Hope Rowan really knows Maine’s north woods. And I have to thank her for writing a hiking guide to the Katahdin region for kids. The book, Ten Days in the North Woods, published by Islandport Press, includes stunning photos that will, for sure, send you to that region for an outdoor adventure. Hope focuses on three areas, Baxter State Park, Katahdin Woods and Waters National Monument, and Debsconeag Lakes Wilderness Area. Hope uses a fictional 13-year-old girl, Hattie, to describe 10 great hikes and other vacation experiences including camping, swimming, and nature watching. The book includes a lot of information including maps and even illustrations of some of the plants and animals you might see.
Judge rules in favor of Belfast in lawsuit over salmon farm land use changes
Bangor Daily News - Saturday, July 13, 2019 

A Superior Court judge has ruled that the city of Belfast did not violate the law when officials amended the city’s land use plan in April 2018 to allow the Nordic Aquafarms project to move forward. The decision, which was handed down on Friday, may mark the end of a year-long lawsuit filed against the city by Ellie Daniels and Donna Broderick, whose Perkins Road property abuts the parcel of land where the proposed land-based salmon farm would be constructed.
Angler feedback sought as DIF&W targets several waters for new fishing rules
Bangor Daily News - Saturday, July 13, 2019 

The Maine Department of Inland Fisheries and Wildlife is seeking public comment on a number of proposed fishing regulations that are making their way through the agency’s rulemaking process. Among those proposals: Extending the ice fishing season until the end of April on northern Maine’s “B” waters, which would negate the need for emergency season extensions like the one that was passed earlier this year; the addition of five lakes or ponds to the State Heritage Fish Waters list; the removal of three waters from the same list; and the prohibition of the use of live fish as bait on the tributaries of 19 waters already on the state Heritage Fish list.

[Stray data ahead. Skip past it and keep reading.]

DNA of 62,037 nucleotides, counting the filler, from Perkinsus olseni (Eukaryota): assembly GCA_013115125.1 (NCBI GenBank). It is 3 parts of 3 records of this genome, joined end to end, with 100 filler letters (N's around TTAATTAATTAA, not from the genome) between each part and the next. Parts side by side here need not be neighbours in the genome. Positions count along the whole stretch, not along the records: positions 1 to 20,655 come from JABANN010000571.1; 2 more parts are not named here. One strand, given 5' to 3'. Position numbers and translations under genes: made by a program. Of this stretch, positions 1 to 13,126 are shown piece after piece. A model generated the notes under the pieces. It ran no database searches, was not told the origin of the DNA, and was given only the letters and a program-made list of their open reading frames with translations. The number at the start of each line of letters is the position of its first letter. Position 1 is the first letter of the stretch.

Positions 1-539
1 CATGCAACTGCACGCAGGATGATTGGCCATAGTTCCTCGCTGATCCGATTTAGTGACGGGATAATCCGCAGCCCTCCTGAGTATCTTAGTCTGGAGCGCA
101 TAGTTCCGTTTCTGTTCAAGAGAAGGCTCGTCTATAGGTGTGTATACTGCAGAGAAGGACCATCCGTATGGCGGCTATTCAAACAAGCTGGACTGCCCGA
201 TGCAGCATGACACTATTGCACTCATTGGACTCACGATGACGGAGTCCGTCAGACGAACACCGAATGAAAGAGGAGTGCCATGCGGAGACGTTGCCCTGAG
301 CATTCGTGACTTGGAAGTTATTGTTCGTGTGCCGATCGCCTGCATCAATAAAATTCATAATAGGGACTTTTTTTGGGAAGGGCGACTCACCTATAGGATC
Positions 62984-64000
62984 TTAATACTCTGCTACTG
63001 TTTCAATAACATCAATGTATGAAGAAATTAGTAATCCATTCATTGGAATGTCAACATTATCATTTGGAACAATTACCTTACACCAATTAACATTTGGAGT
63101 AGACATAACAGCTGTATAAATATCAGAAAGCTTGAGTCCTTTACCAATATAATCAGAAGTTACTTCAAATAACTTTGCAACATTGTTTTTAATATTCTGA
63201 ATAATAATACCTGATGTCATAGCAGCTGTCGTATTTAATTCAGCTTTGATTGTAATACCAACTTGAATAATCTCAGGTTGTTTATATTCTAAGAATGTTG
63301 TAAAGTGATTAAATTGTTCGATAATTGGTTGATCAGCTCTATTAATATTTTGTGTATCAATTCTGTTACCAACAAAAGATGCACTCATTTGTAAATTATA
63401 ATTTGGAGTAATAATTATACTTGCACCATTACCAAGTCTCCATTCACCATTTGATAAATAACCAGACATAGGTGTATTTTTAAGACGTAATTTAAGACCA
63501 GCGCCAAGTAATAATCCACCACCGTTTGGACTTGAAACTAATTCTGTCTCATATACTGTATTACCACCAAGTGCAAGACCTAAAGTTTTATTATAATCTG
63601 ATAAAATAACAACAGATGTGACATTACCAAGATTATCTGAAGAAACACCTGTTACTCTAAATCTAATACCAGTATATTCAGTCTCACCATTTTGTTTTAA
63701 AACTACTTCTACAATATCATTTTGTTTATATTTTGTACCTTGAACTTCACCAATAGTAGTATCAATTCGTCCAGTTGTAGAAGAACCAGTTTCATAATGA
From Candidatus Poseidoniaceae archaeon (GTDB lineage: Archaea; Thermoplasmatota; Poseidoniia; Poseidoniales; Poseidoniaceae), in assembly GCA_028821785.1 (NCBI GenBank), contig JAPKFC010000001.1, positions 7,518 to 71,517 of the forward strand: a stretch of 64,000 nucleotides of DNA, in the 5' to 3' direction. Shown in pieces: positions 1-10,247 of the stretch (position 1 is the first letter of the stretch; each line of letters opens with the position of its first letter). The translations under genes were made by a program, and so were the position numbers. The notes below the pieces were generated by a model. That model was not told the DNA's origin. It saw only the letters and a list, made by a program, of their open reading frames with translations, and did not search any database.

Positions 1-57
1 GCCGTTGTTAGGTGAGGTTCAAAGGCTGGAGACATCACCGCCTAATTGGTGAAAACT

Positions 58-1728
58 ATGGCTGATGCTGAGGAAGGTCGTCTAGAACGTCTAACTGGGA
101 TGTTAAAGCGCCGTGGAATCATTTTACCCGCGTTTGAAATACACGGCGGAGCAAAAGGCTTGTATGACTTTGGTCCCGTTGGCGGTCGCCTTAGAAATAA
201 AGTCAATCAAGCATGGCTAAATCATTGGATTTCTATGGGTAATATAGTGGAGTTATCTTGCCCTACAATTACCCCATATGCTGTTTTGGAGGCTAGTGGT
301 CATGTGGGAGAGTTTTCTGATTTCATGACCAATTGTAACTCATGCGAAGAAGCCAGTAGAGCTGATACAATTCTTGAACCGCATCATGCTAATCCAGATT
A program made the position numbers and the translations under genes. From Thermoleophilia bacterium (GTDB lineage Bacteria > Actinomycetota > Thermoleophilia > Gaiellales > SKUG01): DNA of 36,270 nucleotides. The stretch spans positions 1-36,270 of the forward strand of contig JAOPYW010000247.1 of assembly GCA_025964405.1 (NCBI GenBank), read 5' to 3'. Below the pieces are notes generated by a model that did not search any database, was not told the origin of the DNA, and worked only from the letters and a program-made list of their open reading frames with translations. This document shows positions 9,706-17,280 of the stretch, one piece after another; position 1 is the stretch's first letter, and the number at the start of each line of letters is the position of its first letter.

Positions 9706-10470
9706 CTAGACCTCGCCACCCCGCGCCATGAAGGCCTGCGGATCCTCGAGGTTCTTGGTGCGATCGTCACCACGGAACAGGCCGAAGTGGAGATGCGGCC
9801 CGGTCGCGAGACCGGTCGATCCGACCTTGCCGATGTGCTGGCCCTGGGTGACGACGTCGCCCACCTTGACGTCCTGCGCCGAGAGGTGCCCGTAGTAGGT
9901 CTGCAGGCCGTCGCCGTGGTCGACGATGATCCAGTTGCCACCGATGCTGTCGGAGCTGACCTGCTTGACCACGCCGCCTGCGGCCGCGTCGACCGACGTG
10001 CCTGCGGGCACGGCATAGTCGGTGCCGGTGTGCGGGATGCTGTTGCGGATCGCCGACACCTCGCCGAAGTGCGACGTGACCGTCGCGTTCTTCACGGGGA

No expanded bear hunt in Maine, but season still starts soon
Associated Press - Saturday, July 13, 2019 

Efforts to expand Maine’s bear hunt this year may not have succeeded, but hunters will still be laying bait for the animals in the state’s woods soon. Hunters are allowed to start placing bait on July 27, and the hunting season starts about a month later. The season for hunting over bait lasts until Sept. 21 and is by far the most active part of the hunt, which doesn’t fully end until Nov. 30.
The local cut flower industry is growing. Research shows what challenges growers will face.
Bangor Daily News - Saturday, July 13, 2019 

About 80 percent of cut flowers in the United States are imported, but the local cut flower industry in North America is growing. “I’ve seen an increase in the number of growers, especially in southern and coastal Maine,” said Matthew Wallhead, ornamental horticulture specialist at the University of Maine Cooperative Extension. “It’s a result of the local food movement spilling over into the flower industry, and also the influx of people growing vegetables." The main challenge of growing in Maine is the short, cold growing season. Like with other agricultural endeavors in Maine, cut flower farms suffer from a shortage of labor.
Boston investment firm still pursuing purchase of Saddleback ski area
Portland Press Herald - Saturday, July 13, 2019 

A Boston investment firm is still negotiating to buy Saddleback ski area, but says state support for $10 million in federal tax incentives it was awarded this week are unrelated to its attempt to buy the shuttered resort. Jonathan Tower, managing partner of Arctaris Impact Fund, said his firm has been trying to buy the ski hill near Rangeley for more than a year, and is close to reaching a purchase-and-sale agreement with the Berry family, Saddleback’s owners. Maine’s third-largest ski area has been closed since after the 2014-2015 season.
Opinion: Time to speak up on CMP’s billing errors, service shortcomings and proposed rate hikes
Portland Press Herald - Saturday, July 13, 2019